In 2004, Vernetta Cockerham filed suit against the Jonesville Police Department and officers Scott Vestal and Timothy Lee Gwyn. The lawsuit stemmed from the murder of Cockerham's teenage daughter by her stepfather, Richard Ellerbee, during the early morning hours of Nov. 19, 2002.
In her lawsuit, Vernetta Cockerham claimed the Jonesville Police Department did not enforce protective orders placed on Ellerbee. She also claimed the department was aware her estranged husband had threatened to kill her and her children.
Those allegations remain disputed.
In a statement released from the Jonesville Police Department following yesterday's settlement, "The Town of Jonesville believes that the officers named in the suit did nothing wrong. The resolution of this case admits no wrongdoing on the part of the Town nor its' officers."
Terms of the settlement have not been immediately released.
Vestal still works with the Jonesville Police Department, while Gwyn does not.
"The settlement of this case (Tuesday), for a substantial and undisclosed amount, gives (Cockerham) a measure of justice and allows her to move forward with her life," said Cockerham's attorney, Harvey Kennedy, of the law firm Kennedy, Kennedy, Kennedy and Kennedy, in a statement released to the media.
Kennedy identified the officers named in the lawsuit.
On the morning of Nov. 19, Ellerbee again broke Cockerham's house and the only person home was Candice Cockerham, 17, a senior at Starmount High School. Two younger children were not in the house. One was in school, the other in daycare.
"(Ellerbee) hit her in the head three times with a hammer," said Kennedy. "Then he suffocated her with duct tape."
According to the Nov. 20 edition of The Tribune, Candice Cockerham had been stabbed to death.
Kennedy said that Ellerbee then waited for Vernetta Cockerham to return home. When she did, he attacked her with a knife, and severed her carotid artery.
Also in the Nov. 20 edition of The Tribune, it was not certain what weapon was used in the attack, whether it was a knife or a sharpened piece of broken glass from a mirror.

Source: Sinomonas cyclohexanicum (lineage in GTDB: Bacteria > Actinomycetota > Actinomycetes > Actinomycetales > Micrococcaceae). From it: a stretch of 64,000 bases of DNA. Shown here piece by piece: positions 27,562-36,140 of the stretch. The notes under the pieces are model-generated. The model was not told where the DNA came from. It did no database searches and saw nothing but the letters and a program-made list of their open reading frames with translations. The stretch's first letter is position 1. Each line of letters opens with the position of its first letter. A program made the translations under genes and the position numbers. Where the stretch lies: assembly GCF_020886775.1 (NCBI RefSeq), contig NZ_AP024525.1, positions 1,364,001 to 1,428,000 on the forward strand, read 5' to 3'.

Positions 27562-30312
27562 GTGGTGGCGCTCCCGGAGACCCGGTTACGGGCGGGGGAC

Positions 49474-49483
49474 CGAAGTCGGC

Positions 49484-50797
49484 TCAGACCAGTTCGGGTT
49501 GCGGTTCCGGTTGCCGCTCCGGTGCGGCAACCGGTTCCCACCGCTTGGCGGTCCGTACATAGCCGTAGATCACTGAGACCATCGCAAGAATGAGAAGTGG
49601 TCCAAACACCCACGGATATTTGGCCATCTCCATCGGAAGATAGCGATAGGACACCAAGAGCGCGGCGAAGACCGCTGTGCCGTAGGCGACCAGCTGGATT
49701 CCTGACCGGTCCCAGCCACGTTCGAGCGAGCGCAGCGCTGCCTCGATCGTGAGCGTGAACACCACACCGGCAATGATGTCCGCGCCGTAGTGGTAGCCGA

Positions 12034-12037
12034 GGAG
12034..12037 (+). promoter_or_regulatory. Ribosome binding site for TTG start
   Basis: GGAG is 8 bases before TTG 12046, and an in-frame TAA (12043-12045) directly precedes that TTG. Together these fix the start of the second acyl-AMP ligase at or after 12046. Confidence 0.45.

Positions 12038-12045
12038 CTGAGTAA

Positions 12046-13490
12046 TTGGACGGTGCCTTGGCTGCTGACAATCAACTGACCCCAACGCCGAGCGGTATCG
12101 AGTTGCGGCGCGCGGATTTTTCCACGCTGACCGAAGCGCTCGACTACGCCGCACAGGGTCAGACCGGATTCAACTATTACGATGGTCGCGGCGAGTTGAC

"Somehow, she managed to escape and run to the police department, where she collapsed," said Kennedy.
At the time, the police department was located at 140 W. Main, a block away from where she lived, at 231 W. Main St.
Ellerbee fled to New Jersey, where it was believed he had relatives. Several days later, he died after dousing himself with gasoline and setting himself on fire.
According to Kennedy, on earlier occasions, Cockerham had several domestic violence protective orders from the court served against her then-estranged husband. In an article in The Tribune from Nov. 20, 2002, the relationship between Cockerham and Ellerbee was marked with a history of domestic violence. According to Kennedy, on one occasion, Ellerbee broke into Cockerham's home and stole some coins. He also left her a threatening note.
The last six months leading up to the November incident were particularly violent. As recently as Sept. 11, 2002, Ellerbee pled guilty to assault with a deadly weapon and assault on a female after attacking her with a baseball bat. He was given a 60-day suspended sentence and 36 months probation.
Six days before the murder, another restraining order was served on Ellerbee, because he had communicated a threat that he would kill her (Cockeram) "... before it was over."
In each instance, Cockerham went to the police in an effort to get him arrested, said Kennedy.
"He should have been arrested, especially after he attacked her with a baseball bat, but he wasn't," said Kennedy.
Yet Cockerham bears no animus toward the Jonesville Police Department.
"It comes down to education. We need to be attentive (to domestic violence)," she said. "We want the best of the best for our community, don't we?"
It isn't only attitude, said Cockerham, it's resources; and it is not just resources, either. She pointed out other communities that have tapped into resources available at both the state and federal level.
"The resources are there," she said. "Why aren't they being utilized?"
Still, the past years have been difficult, but they have also been tempered.
"I think of my grandmother at age 81, and of growing up in Jonesville," she said. "I was also encouraged by the show of support (through the wearing of ribbons) for Candice and for all domestic violence victims."
Cockerham has become more active in helping other victims of domestic violence. She said part of the settlement will be directed toward that aim.
Still, despite the forgiveness, there is a tinge.
"Yes, I'm infuriated," she said.
But she is putting that raw emotion to positive use.
"I have to take it out on trying to fix it (domestic violence)," said Cockerham.
Editor's note: Information for this article was also provided by news partner WXII-12 in Winston-Salem, and courtesy of newscaster Mac Ingraham with WFMY-TV, in Greensboro.